Mike co directed Pocahontas and did extensive research on her. From his research, he concluded that she was indeed in love with Captain John Smith. When questioned regarding the fact that Captain Smith had written a second book about another young woman falling in love with him and saving his life, which seemed a little implausible, Mike said he might have been like a Rock Star and just attracted women easily. Mike also added that he was a romantic and would like to believe it. Romance aside, based solely on the facts regarding Pocahontas life among the early English settlers we know she and Smith spent months and months together, over a two year period, more than any two people from either group. The bond was palpable according to every written account including her emotional meeting with Smith when she visited England as the wife of John Rolfe in 1616. That affection was never questioned until our film came out which was frustrating. According to current trends they had much affection for each other but were definitely not in love. Huh? Slicing the unknowns a little too thin for me. Pocahontas was a child when they met but soon bloomed into early womanhood for that period. After Smith left, she was forced by her father into a politically motivated marriage to an Indian named Kocoum soon, so the argument that a by then teenage girl was too young to feel love for a dashing foreign guy in his twenties seems a little unrealistic. John Smiths account of being saved by Pocahontas might be fabricated but the bond they had clearly was not. You dont spend vast amounts of time with people you cant stand unless they are members of your family.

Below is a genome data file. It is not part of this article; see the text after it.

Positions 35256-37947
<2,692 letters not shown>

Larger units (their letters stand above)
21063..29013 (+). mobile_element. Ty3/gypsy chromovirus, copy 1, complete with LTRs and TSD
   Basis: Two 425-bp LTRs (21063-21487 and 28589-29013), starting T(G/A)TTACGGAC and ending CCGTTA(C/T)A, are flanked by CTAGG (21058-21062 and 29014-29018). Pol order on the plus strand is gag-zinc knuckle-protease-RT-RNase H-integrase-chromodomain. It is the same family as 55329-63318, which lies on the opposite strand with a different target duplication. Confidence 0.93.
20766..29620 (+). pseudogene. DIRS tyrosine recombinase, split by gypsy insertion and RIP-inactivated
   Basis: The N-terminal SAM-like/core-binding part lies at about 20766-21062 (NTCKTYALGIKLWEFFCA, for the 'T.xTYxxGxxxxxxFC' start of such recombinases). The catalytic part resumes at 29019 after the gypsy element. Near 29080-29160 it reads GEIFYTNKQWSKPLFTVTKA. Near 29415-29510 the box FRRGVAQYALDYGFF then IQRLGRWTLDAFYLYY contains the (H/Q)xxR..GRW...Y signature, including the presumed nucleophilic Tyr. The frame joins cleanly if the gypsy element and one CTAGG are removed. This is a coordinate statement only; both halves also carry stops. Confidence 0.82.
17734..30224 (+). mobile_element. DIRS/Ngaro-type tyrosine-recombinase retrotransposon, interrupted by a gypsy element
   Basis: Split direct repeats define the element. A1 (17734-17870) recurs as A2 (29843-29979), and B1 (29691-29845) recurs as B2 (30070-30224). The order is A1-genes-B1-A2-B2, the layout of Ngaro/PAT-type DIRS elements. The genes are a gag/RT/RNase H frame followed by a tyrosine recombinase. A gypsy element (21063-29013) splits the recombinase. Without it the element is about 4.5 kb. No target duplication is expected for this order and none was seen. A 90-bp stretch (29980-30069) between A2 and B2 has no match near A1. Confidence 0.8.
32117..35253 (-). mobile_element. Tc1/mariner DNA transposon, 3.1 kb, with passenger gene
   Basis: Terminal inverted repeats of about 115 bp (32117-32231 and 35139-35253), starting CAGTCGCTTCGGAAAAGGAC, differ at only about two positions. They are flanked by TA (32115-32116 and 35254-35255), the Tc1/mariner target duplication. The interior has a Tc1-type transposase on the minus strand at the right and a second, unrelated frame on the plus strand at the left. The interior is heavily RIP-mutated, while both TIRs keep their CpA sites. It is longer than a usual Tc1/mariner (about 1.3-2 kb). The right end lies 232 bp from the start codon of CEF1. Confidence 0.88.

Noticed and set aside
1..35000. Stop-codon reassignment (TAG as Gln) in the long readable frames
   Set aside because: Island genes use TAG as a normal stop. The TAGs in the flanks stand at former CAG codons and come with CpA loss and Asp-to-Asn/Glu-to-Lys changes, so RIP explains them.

Mike was given a choice of a few short films to do. He chose to do Lorenzo, a tale of a pampered cat, who has a black magic spell put on his tail and in the sequence of events dances a tango with it. The original idea was suggested by Disney Legend, Joe Grant, with Don Hahn and Roy Disney as Producers. Don suggested the tango would be the music for the film, but not sure which tango music to use. Mike listened to about $350 worth of CDs of tangos that he bought with his own money and ended up choosing the first one he listened to, Borde- neo E 900! In the middle of it was an explosive obvious moment, where the tail came to life, which broke the film in half. He really enjoyed working on the film. It is supposed to be released Dec 2 on the Fantasia DVD.

As for Mikes private life, he has been married twenty-two years with three children, 19, 18 and 13. His oldest daughter, Kelsey, is studying design and marketing and has always had a strong graphic sense. She really is into fashion. His son designs, too, and is great but he doesnt think he is going to stay in that. He is very proud of his wife and children. Mike is still working long hours and staying until 9:00 in the evening and working even on weekends. An animator is also married to his work. He would like to be helping out at home more but is art directing now. He had even helped out on Princess and the Frog. At present he is doing art direction on a huge new CG picture. Its a whole new thing for Mike, who is working with a second new art director. The film, called Reboot Ralph, is set to come out in 2013 and is original and fresh, according to Mike. who is delighted to be working on it.